This weekend is your last chance to catch the show, which features seven design talents each populating their own zone with purpose-built installations, new and existing works. Proof that the Australian design scene is kicking goals…

Adam Goodrum
We first came across Sydney designer Adam Goodrum when his multi-coloured folding aluminium ‘Stitch’ chair for Italian megabrand Cappellini wowed 2008’s Milan Furniture Fair. Now he’s bagged 2015's Rigg Design Prize for his ethereal installation ‘Unfolding’, three miniature houses formed from transparent acrylic sheets with pastel-rainbow hues. They explore his fascination with 2D designs that morph to 3D, casting dreamy reflections. ‘I see the house as an expression of my career,’ says Goodrum, starting flatpacked but unfolding from experimental planes to an evolved form. An industrial design lecturer at the University of Technology, Sydney, Goodrum has also created standout furniture for Australian stores Tait (the sporty outdoor ‘Volley’ chairs) and Cult, as well as accessories for Normann Copenhagen and bespoke tables and benches for Canberra's Hotel Hotel. 

Daniel Emma
We’re huge fans of Adelaide design duo Daniel Emma, aka partners Daniel To and Emma Aiston. They create ‘the unexpected from simple objects using simple forms’, drawing on sculptural shapes, quirky colours and a playful sense of fun. 'It’s our version of existing geometric forms. It’s almost normal, but not quite normal.’ Industrial design graduates from the University of South Australia, both honed their skills at witty UK design store Thorsten van Elten. Their graphic room set at the Rigg Prize feels Memphis yet minimal, housing vibrant pieces such as their ‘Pick ‘N’ Mix’ table and bench for Tait and smile-inducing ‘Mish Mash’ chair and ‘Cherry on the Bottom’ light. Daniel Emma’s own-line ‘D.E’ desk accessories are home office heaven; their ‘Marble’ watch for Melbourne’s AÃRK Collective is equally covetable.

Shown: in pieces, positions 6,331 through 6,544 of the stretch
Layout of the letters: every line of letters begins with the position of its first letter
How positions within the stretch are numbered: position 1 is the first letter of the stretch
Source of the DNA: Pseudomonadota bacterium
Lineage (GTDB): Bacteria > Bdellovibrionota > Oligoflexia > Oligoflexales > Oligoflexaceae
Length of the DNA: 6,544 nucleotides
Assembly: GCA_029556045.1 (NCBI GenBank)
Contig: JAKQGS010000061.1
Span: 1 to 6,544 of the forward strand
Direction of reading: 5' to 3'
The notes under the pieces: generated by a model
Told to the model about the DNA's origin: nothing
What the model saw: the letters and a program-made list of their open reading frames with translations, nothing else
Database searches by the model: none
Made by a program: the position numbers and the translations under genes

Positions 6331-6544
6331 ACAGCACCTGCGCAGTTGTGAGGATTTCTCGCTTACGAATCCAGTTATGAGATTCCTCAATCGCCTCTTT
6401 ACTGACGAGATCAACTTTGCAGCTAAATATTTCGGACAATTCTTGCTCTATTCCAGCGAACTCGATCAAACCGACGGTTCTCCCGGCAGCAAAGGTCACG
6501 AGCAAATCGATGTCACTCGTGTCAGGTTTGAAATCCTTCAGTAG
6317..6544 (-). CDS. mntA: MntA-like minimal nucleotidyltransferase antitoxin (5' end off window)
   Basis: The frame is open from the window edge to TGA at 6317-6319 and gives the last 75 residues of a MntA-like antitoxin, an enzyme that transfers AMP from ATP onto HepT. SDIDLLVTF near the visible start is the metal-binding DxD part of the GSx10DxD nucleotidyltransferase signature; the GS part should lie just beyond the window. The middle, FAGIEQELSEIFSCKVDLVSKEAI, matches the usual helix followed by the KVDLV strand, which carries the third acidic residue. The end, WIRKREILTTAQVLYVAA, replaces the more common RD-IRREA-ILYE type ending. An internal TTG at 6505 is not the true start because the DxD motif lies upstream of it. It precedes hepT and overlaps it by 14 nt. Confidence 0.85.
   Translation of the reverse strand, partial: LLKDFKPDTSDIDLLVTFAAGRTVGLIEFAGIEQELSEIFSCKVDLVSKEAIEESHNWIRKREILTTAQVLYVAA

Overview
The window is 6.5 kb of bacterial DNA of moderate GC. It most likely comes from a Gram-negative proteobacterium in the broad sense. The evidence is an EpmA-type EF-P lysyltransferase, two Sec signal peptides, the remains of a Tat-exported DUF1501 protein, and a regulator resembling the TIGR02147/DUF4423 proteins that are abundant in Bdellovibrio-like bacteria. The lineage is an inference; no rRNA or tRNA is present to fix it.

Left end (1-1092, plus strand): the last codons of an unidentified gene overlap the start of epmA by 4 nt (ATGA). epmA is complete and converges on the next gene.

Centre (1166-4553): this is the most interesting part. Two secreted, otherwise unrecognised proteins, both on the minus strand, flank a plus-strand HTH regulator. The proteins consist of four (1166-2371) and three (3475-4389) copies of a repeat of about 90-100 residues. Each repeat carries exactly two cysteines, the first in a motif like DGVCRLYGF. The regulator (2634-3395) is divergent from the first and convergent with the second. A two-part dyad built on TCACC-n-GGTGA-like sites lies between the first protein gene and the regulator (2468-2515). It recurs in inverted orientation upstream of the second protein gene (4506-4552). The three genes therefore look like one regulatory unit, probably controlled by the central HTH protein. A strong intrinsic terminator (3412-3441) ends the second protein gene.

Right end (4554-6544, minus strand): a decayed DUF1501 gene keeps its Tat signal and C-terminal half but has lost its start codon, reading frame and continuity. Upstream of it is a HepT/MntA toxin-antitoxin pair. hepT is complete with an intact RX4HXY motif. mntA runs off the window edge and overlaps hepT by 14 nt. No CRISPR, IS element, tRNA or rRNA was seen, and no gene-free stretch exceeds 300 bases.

Brodie Neill
We’d give Brodie Neill a straight A for his ‘Alpha’ chair, a solid wood, stackable A-shaped seat which drew admiring glances at 2015’s Milan Furniture Fair. It was first exhibited by Made in Ratio, the East London-based label founded by Neill in 2013. The University of Tasmania furniture design graduate is known for combining traditional craft and digitally produced designs in startling forms. Neill says, ‘I’m adopting processes that are more accustomed to the field of architecture, and physical processes more familiar to sculpture.’ Also on display in Melbourne is his star-shaped, slimline ‘Supernova’ table cast from recycled aluminium, his organic ‘Cowrie’ rocker in natural ash, clover-inspired LED pendant lights and limited edition chaise longues.

Korban/Flaubert
Is it sculpture or is it design? It's tricky to define Korban/Flaubert’s work, but this Sydney-based duo’s creations definitely turn heads. Australian metalsmith Janos Korban and UK-born architect Stephanie Flaubert bring a hybrid art-design approach to their Rigg display, which includes chairs, a sculpture/bench and a screen. Materials such as steel and aluminium are their inspiration, with the pair combining Korban’s metalworking skills and Flaubert’s conceptual model-making in abstract yet functional forms. 'We like getting down to the work’s emotional impact,' says Flaubert, 'what it does to your perception, the sense of your own position in space.’